Another rich text: Peter's mother-in-law; the calming of the sea; the demoniac and the swine headed over the cliff. So much rich material and such a little blog...
But in the midst of it all, here is the line that always catches me up short:
Another of his disciples said to him, "Lord, first let me go and bury my father." But Jesus said to him, "Follow me, and let the dead bury their own dead."I have often thought that Jesus would have failed a seminary class in pastoral care. We all know that what he is supposed to say to that disciple is "I'm so sorry, how does that make you feel?" And stop what he is doing to be fully present to the grieving disciple.
I don't say this to be cute, or flippant. As I read it, the point here and in other similar places is the urgency of Now for Jesus. The Reign of God is breaking in and it's about new life - and so if one is more interested in death then that's a choice one makes. But you can't have it both ways. You have to choose.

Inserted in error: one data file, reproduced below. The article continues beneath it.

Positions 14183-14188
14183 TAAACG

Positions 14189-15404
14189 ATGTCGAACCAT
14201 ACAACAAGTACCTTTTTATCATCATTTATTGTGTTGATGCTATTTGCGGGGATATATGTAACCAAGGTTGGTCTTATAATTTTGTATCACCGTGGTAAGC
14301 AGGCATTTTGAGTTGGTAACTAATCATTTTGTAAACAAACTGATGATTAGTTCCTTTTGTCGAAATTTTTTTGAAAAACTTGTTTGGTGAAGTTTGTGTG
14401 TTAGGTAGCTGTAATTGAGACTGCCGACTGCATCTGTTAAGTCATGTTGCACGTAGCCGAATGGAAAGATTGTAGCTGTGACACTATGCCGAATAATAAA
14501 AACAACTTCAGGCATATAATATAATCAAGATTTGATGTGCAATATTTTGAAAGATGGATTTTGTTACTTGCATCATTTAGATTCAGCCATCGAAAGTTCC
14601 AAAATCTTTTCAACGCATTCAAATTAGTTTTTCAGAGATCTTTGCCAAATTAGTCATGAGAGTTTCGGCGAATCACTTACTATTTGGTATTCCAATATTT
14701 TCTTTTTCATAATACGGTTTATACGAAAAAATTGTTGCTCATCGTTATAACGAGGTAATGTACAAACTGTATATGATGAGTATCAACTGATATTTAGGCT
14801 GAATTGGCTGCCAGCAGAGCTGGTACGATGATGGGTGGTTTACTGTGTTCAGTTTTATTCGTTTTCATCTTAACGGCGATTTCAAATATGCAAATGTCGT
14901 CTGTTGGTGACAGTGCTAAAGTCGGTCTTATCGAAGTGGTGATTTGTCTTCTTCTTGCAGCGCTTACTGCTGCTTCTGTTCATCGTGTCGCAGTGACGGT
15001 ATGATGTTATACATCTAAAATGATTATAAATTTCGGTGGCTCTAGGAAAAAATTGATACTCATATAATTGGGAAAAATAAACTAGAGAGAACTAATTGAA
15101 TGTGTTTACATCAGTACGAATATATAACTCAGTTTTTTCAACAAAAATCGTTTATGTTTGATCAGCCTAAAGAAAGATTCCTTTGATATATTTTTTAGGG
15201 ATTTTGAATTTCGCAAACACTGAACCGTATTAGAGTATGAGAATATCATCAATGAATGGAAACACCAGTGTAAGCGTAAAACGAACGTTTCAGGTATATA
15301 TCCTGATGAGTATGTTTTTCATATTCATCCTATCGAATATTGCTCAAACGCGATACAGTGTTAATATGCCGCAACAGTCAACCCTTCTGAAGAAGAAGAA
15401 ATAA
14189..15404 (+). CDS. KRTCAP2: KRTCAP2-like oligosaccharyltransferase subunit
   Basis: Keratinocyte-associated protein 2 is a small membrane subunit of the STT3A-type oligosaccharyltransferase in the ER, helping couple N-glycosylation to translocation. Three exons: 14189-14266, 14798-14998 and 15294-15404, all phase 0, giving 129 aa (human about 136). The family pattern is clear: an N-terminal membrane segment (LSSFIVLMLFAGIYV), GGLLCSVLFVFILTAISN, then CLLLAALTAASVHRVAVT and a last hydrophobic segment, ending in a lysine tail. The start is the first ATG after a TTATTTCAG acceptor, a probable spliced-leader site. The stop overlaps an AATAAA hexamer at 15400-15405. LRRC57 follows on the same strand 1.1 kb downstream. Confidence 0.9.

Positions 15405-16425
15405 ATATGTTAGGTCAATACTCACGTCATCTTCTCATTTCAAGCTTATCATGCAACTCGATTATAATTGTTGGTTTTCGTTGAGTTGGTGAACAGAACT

I see it more often in diocesan ministry than I did in the parish but I saw it there too. We prop up ministries, or congregations, and sometimes even clergy long past their expiration date. And we play the pastoral care card - even as we claim to follow Jesus. We can't just leave the dead to bury their own dead. It wouldn't be nice. What would Jesus do, or as the case might be what would he say?
It turns out that discipleship isn't about being nice. I find it interesting that as long as Jesus is preaching great sermons and healing people the crowds build. But there is another side to Jesus - it's about the hard, narrow path, about taking up one's cross to follow him, about choosing life and meaning it. Now. Not tomorrow or the day after that, but Now.